In comparison to nonsmokers, smokers showed increased activation in the ventromedial prefrontal cortex to the evaluation of anticipated monetary losses and the brain response. Moreover, smokers compared to nonsmokers showed decreased activation in the inferior frontal gyrus to the delivery of expected monetary gains. Brain activations to both the evaluation of anticipated monetary losses and the delivery of expected monetary gains correlated with increased self‐reported smoking craving to relieve negative withdrawal symptoms and craving related to positive aspects of smoking, respectively.
Discussion
Together these results indicate that smokers are hyperresponsive to the evaluation of anticipated punishment and hyporesponsive to the delivery of expected rewards. Although further research is needed, this hypersensitivity to punishments coupled with increased craving may negatively impact quit attempts as smokers anticipate the negative withdrawal symptoms associated with quitting.
doi:10.1002/brb3.285
PMCID: PMC4178298  PMID: 25365800
fMRI; punishment sensitivity; reward sensitivity; smoking
4.  A comparison of functional brain changes associated with surgical versus behavioral weight loss 
Obesity (Silver Spring, Md.)  2013;22(2):337-343.
Objective
Few studies have examined brain changes in response to effective weight loss; none have compared different methods of weight-loss intervention. We compared functional brain changes associated with a behavioral weight loss intervention to those associated with bariatric surgery.
Methods
15 obese participants were recruited prior to adjustable gastric banding surgery and 16 obese participants were recruited prior to a behavioral diet intervention. Groups were matched for demographics and amount of weight lost. fMRI scans (visual food motivation paradigm while hungry and following a meal) were conducted before, and 12 weeks after surgery/behavioral intervention.
Results
When compared to bariatric patients in the pre-meal analyses, behavioral dieters showed increased activation to food images in right medial PFC and left precuneus following weight loss. When compared to behavioral dieters, bariatric patients showed increased activation in in bilateral temporal cortex following the weight loss.
Conclusions
Behavioral dieters showed increased responses to food cues in medial PFC – a region associated with valuation and processing of self-referent information – when compared to bariatric patients. Bariatric patients showed increased responses to food cues in brain regions associated with higher level perception—when compared to behavioral dieters. The method of weight loss determines unique changes in brain function.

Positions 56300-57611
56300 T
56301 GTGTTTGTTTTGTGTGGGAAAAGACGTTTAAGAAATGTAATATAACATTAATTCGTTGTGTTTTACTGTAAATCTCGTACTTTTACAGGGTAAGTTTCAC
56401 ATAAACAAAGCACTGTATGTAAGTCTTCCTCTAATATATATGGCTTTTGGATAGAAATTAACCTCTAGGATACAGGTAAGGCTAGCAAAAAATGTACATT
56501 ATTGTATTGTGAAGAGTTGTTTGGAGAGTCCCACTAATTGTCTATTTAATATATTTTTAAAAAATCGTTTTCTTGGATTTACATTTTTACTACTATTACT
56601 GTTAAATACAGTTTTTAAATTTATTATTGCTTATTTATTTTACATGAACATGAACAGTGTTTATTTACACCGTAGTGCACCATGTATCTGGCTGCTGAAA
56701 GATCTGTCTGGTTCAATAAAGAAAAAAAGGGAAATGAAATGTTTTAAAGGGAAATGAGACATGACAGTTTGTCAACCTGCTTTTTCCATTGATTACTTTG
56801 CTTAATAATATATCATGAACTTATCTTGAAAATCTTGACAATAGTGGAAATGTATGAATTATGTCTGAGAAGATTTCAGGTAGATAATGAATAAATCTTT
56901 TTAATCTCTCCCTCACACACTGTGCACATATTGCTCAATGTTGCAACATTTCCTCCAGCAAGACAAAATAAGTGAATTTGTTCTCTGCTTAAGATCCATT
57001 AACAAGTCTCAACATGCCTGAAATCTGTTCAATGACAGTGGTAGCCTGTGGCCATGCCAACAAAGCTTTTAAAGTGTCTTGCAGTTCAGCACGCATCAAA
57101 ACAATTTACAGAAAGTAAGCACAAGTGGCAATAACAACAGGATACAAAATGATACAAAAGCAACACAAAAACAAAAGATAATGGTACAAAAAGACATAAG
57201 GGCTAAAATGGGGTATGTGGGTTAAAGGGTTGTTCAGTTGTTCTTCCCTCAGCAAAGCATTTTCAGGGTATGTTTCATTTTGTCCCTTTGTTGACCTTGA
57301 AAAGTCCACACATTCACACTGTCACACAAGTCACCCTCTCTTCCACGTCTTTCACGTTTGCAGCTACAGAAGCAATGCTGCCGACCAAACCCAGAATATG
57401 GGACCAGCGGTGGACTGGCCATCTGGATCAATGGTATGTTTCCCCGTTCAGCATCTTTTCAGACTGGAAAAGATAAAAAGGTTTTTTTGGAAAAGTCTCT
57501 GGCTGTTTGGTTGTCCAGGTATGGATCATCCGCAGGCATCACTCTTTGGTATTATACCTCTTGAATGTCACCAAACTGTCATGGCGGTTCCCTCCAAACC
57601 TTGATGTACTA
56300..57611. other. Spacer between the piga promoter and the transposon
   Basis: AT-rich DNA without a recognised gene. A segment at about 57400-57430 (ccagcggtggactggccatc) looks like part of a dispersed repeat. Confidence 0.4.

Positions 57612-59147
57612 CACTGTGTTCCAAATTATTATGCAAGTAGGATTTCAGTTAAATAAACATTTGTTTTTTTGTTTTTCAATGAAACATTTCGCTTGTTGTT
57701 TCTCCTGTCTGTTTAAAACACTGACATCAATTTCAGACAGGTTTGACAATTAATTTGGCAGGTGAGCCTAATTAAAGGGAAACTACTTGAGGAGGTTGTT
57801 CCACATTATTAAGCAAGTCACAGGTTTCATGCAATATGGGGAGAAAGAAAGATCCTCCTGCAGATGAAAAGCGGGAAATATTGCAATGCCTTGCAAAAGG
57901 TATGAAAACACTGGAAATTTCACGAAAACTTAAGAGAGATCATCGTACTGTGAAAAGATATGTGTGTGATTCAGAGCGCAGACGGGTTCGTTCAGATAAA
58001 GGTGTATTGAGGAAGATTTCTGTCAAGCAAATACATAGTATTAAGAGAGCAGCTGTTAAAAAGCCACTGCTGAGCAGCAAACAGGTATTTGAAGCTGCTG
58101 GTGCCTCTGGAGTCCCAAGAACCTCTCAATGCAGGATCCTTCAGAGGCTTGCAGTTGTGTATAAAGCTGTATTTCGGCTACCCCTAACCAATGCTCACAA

doi:10.1002/oby.20630
PMCID: PMC3946492  PMID: 24115765
functional MRI; bariatric surgery; neuroscience; weight loss; neuroimaging
5.  Effects of aging on blood brain barrier and matrix metalloproteases following controlled cortical impact in mice 
Experimental neurology  2011;234(1):50-61.
Aging alters the ability of the brain to respond to injury. One of the major differences between the adult and aged brain is that comparable injuries lead to greater blood brain barrier disruption in the aged brain. The goals of these studies were to quantify the effects of age on BBB permeability using high field strength MRI T1 mapping and to determine whether activation of matrix metalloproteases, their inhibitors, or expression of blood brain barrier structural proteins, occludin, zonnula occludins-1 (ZO-1) and claudin-5 were altered following injury to the aged C57/Bl6 mouse brain. T1 mapping studies revealed greater blood brain barrier permeability in the aged (21–15 months old) brain than in the adult (4–6 months old) following controlled cortical impact. The increased blood brain barrier permeability in the pericontusional region was confirmed with IgG immunohistochemistry. MMP-9 activity was increased following controlled cortical impact in the aged brain, and this was accompanied by increased MMP-9 gene expression. MMP-2 activity was higher in the uninjured aged brain than in the adult brain. Occludin and ZO-1 mRNA levels were unchanged following injury in either age group, but claudin-5 mRNA levels were lower in the aged than the adult brain following injury. These results demonstrate quantitative increases in blood brain barrier permeability in the aged brain following injury that are accompanied by increased MMP-9 activation and decreased blood brain barrier repair responses.
doi:10.1016/j.expneurol.2011.12.016
PMCID: PMC4042317  PMID: 22201549
Controlled cortical impact; Traumatic brain injury; Aging; T1 mapping; Blood brain barrier; MMP-9; MMP-2; Occludin; ZO-1; Claudin-5
6.  Motor and premotor cortices in subcortical stroke: proton magnetic resonance spectroscopy measures and arm motor impairment 
Background
Although functional imaging and neurophysiological approaches reveal alterations in motor and premotor areas after stroke, insights into neurobiological events underlying these alterations are limited in human studies.
Objective
We tested whether cerebral metabolites related to neuronal and glial compartments are altered in the hand representation in bilateral motor and premotor areas and correlated with distal and proximal arm motor impairment in hemiparetic persons.